Dog Attack Signals

– – Scientists believe that thousands of young children are being bitten by dogs because they can’t tell when the animals are giving aggressive warnings.  Surveys have shown that 43% of school children in England have been bitten, often at home by a familiar dog.   Some suffer serious injuries.

Tests by psychologists show that children as old as six believe that a dog baring its teeth is smiling, and may think that such a dog is happy and receptive to being given a hug and kiss!   Eye-tracking studies at Lincoln University show that children tend to look only only at a dog’s mouth, ignoring other signs of aggression that adults key into, such as pointed ears.

A computer game called The Blue Dog has been created by psychologists to help teach children when it is best to leave dogs alone…


Explore posts in the same categories: animal behavior, animal occurrences, animals, psychology, science


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6 Comments on “Dog Attack Signals”

  1. carycomic Says:

    You think Cesar Milian would’ve included such precautions in _his_ instructional videos!*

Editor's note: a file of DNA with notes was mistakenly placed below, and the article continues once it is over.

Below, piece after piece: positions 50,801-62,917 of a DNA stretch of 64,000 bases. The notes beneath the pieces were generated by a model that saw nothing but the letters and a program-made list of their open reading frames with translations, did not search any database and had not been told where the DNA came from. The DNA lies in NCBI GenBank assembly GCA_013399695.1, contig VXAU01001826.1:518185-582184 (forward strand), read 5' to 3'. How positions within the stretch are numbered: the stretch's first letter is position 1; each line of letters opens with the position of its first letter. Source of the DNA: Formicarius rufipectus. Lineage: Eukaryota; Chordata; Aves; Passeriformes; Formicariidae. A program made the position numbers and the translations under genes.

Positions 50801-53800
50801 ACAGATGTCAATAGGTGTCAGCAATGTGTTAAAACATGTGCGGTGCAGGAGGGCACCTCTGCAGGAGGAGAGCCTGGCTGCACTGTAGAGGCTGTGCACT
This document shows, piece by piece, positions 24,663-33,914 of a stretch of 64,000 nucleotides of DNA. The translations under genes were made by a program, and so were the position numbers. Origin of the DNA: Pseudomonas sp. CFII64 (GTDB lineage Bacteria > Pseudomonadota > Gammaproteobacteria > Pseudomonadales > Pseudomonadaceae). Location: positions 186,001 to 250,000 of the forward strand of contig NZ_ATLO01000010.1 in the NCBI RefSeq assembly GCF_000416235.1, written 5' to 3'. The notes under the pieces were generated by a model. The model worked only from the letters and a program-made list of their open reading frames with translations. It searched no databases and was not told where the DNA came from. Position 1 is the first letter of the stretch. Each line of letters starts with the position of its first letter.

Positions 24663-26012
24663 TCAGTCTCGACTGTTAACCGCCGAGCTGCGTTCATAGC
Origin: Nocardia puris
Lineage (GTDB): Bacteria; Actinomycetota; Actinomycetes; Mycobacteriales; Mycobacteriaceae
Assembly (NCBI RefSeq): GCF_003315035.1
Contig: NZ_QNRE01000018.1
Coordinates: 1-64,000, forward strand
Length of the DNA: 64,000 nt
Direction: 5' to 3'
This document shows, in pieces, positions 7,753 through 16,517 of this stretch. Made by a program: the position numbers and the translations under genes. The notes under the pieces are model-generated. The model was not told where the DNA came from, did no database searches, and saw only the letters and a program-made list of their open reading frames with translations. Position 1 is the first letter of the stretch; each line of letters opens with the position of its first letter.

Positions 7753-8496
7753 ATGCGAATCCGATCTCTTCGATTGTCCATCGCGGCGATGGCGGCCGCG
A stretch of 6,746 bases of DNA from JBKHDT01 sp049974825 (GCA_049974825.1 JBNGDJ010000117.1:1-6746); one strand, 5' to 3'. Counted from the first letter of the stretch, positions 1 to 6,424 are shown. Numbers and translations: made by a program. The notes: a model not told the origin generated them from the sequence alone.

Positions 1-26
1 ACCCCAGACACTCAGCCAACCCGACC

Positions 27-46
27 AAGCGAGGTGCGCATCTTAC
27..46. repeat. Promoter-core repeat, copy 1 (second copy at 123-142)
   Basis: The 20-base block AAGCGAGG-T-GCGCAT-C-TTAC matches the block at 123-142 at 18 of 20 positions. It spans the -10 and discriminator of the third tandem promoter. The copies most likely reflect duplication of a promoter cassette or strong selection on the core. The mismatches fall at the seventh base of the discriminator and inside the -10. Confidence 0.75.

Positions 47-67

*Shakes head in half-serious disappointment.


  2. carycomic Says:

    Which reminds me of an old Colin Mochrie joke.

    “Tonight’s top story: disgruntled postman bites mad dog! Foam at eleven.”


  3. carycomic Says:

    Maybe Colin should become an anchorman for the FOX News Network.


  4. GestaltZe Says:

    Learning to communicate with other animals appropriately (much like learning to communicate with other people appropriately) is something parents need to teach their children- particularly in families that keep dogs.
    I was raised around a wide variety of animals, and I have never been working and playing with them since I was very young, and I have never been seriously injured- because I was taught how to read animals’ signals.

    I’m not saying that injuries will never occur. For example,when my brother was young, he was bit in the face by a very damaged, abused dog. The owners told him he could pet the dog, and when he approached, the dog got scared and attacked him.

    However, barring these types of situations, being taught by parents at a young age what dogs (and other animals) are trying to say could immensely reduce these incidents.
    No language comes naturally. Communication must be taught.


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